Our visit to Stratford last week didn’t disappoint. It was our first trip to the theatre since the redesign: now it’s laid out like The Globe on the Southbank, but bigger, and made of modern, rather than traditional materials. In my case that meant sitting with a large iron pillar about a foot from my nose, but whilst that wasn’t ideal, it didn’t spoil the play.
At times Shakespeare’s plays are a series of tableaux, rather than a coherent narrative, and that is true of Henry V. This production emphasised that. It brought out all the comedy in a series of “low” scenes that interrupt the main narrative arc. They were very well done here, helped by the apron stage, which is a fantastic improvement on the old arrangement, allowing for more natural movement and varied interaction between the characters. These are great characters: Pistol, Bardolph and Nym, along with Mistress Quickly are stereotypes, or caricatures really – Shakespeare inking in the working classes – and whilst this group was portrayed in a conventional and convincing way, Sarah Parks brought a real sense of warmth to Mistress Quickly.
Later the comic scenes verge on what some would consider today as racism. They show us that the stereotypes of British nationality and the British scorn of French dandyism and self indulgence either pre-dated Shakespeare or were invented by him. We see these stereotypes again in the opening of The Merchant of Venice. The audience laughed the most about Jamy, the Scottish officer, who was hilariously garbled and incomprehensible. Perhaps that’s because we English feel a bit rejected by the Scots these days, now they want a divorce. Jennifer Kirby was very funny as Katherine – strangling the English words with her French accent, and introducing an element of bawdy. These comic scenes aren’t easy to present: the last Henry V that I saw, in 2012 at the Theatre Royal in Bath, was much less successful comically, and more tedious, even though it was done by The Globe Theatre.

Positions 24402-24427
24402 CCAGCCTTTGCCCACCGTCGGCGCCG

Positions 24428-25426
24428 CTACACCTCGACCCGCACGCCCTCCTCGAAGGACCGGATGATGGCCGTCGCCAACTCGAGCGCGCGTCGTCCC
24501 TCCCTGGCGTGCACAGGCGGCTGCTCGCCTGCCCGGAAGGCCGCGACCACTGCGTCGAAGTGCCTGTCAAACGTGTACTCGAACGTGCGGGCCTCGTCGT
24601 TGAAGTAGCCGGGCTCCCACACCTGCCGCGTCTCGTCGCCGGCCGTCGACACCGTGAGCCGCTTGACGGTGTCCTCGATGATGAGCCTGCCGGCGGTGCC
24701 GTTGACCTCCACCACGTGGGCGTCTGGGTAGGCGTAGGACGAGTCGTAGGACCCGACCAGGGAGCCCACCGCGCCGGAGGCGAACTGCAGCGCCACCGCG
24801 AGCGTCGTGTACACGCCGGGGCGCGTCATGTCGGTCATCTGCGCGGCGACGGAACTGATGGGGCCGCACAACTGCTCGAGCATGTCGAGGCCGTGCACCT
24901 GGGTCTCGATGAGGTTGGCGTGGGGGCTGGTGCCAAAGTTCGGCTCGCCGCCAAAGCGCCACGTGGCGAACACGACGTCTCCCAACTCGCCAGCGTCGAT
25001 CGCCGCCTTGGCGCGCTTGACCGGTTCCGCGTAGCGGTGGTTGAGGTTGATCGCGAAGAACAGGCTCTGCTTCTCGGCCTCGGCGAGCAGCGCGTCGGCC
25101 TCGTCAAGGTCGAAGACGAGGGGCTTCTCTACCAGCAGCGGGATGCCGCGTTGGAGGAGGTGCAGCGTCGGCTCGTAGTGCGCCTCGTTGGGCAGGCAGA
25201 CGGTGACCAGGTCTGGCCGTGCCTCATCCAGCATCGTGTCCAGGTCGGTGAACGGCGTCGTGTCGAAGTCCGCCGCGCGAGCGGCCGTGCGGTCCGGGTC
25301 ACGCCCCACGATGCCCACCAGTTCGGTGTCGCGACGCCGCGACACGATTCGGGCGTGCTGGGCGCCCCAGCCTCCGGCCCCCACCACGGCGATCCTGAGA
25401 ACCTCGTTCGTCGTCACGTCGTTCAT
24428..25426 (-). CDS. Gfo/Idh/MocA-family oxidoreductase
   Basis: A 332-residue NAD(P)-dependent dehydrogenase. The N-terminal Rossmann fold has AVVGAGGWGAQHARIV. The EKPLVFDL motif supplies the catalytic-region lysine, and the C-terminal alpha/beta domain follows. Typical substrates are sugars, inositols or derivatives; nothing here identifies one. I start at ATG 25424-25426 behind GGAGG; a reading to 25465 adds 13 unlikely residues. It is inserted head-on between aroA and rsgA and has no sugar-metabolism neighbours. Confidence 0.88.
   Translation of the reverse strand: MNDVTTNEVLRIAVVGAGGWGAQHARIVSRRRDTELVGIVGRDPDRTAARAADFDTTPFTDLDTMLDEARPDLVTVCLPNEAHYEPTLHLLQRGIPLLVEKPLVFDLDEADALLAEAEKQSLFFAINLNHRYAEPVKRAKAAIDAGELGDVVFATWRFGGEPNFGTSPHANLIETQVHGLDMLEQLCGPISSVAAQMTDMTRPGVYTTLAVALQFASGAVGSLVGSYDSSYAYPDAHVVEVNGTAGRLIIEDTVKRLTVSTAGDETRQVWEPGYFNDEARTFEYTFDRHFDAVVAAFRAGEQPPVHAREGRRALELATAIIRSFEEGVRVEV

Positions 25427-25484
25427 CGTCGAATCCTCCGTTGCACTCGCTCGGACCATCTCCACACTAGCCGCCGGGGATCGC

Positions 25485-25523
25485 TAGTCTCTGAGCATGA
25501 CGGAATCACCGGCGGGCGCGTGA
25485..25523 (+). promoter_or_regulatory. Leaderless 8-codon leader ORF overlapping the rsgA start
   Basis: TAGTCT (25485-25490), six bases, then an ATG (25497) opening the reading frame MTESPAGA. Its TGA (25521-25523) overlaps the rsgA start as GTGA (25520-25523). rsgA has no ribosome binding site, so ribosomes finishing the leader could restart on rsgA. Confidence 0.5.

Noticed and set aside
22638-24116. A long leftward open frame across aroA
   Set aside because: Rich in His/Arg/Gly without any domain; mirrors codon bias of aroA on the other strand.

The battle scenes in Henry V can also be regarded as set pieces – famous stirring speeches used to embody Englishness – or Britishness? We can probably all quote bits. Alex Hassell as Henry 5 delivered them all very well. The chorus too: his modern dress in this period production was a sensible choice and helpful to the audience. Again the poetry speaks for itself, and aren’t we lucky that we can read or see or hear it?
The play is about Henry, and regal politics, so a word on that to conclude. The scene with the bishops is always difficult, especially for a modern audience, as it’s based on the premise that all their legalese about who is the rightful King of France is incomprehensible: the confusion is not just because we don’t understand Shakespeare’s language any more. I found myself frustrated, and the punch line – that they are confused too – was nearly lost in all the mumbo jumbo. Interestingly the lack of conviction here also undermined Henry’s claim to the throne, intimating that it was based on pretty shaky grounds. I think you could say that there was an element of anti-royalism in this production – for me Henry came across as self-righteous and priggish, rather than inspirational, and the traitors scene – Scroop, Grey and Cambridge – emphasised this as I didn’t feel their treatment was deserved – it was political expediency – more David Cameron than Winston Churchill.